In March, as part of our Plan for America’s Job Creators, the House passed an honest budget with real spending cuts, pro-growth tax reform, and serious entitlement reform.   It’s a far-reaching effort to control government’s worst habits and capitalize on the American people’s best.  This budget gets our fiscal house in order AND promotes long-term growth.  Far from settling for stability, it offers a true path to prosperity. 

Various bipartisan commissions and coalitions have devised ambitious plans as well.  The math and the mix are different, but the goals are mainly the same. 

And of course, there are summits like these that bring together people who just get it.   Of course, while I’m happy to be here and I’m sure we all enjoy each other’s company, we can also agree that we’ve talked this problem to death. 

It’s about time we roll up our sleeves and get to work.

For all the focus on Election Day, another date looms large for every household and every business, and that’s January 1, 2013.

On that day, without action by Congress, a sudden and massive tax increase will be imposed on every American – by an average of $3,000 per household.  Rates go up, the child tax credit is cut in half, the AMT patches end, the estate tax returns to 2001 levels, and so on.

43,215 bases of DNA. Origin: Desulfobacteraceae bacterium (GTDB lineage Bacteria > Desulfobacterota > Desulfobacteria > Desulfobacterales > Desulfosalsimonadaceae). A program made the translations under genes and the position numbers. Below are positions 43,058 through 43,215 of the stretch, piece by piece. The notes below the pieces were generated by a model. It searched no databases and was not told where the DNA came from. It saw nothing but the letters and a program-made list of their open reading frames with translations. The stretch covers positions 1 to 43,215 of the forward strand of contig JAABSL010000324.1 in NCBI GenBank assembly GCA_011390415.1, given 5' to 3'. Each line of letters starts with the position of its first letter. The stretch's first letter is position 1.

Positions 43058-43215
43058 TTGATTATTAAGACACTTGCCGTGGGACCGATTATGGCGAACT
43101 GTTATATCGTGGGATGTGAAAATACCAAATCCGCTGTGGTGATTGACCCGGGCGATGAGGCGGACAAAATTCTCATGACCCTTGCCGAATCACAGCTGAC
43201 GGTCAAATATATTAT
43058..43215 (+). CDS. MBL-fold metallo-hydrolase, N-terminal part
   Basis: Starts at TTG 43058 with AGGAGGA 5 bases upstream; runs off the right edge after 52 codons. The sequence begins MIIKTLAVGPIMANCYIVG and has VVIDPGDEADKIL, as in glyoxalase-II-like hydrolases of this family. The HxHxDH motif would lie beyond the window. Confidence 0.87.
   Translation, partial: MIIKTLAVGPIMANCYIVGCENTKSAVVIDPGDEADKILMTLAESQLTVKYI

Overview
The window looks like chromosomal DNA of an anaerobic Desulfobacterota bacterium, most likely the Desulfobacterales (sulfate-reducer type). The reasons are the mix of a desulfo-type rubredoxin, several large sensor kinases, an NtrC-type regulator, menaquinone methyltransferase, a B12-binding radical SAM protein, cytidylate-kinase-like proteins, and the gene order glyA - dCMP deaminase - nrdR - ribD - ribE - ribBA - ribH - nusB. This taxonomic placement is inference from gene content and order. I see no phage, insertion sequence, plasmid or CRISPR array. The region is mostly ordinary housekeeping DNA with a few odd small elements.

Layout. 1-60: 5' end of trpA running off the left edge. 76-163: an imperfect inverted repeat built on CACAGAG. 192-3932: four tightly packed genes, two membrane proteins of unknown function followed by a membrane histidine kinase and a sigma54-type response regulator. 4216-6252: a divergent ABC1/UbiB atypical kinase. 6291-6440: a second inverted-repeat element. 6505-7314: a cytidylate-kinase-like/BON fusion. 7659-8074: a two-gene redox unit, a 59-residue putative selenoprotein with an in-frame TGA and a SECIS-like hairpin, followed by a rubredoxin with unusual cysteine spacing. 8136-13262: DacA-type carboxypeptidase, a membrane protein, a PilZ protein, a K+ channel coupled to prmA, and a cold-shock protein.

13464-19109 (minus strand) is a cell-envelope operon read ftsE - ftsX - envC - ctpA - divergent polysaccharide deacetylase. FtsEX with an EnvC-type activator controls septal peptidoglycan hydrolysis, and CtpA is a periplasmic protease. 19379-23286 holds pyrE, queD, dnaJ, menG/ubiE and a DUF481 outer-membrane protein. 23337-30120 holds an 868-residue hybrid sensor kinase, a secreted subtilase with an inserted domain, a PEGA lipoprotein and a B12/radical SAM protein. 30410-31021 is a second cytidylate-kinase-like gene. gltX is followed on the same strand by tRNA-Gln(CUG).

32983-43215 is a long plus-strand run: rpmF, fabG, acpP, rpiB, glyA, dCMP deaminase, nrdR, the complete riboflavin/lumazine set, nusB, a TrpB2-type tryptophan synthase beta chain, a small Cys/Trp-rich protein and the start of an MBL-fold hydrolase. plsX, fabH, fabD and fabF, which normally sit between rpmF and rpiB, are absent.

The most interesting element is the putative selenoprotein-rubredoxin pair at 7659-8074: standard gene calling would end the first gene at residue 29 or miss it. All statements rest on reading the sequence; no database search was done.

Now, it gets a little more complicated than that.  What will expire on January 1 is cause for concern – as is what will take effect.   That includes:

Indiscriminate spending cuts of $1.2 trillion – half of which would devastate our men and women in uniform and send a signal of weakness; 

Several tax increases from the health care law that is making it harder to hire new workers;

As well as a slate of energy and banking rules and regulations that will also increase the strain on the private sector.  

But … it gets even more complicated than that.

Sometime after the election, the federal government will near the statutory debt limit.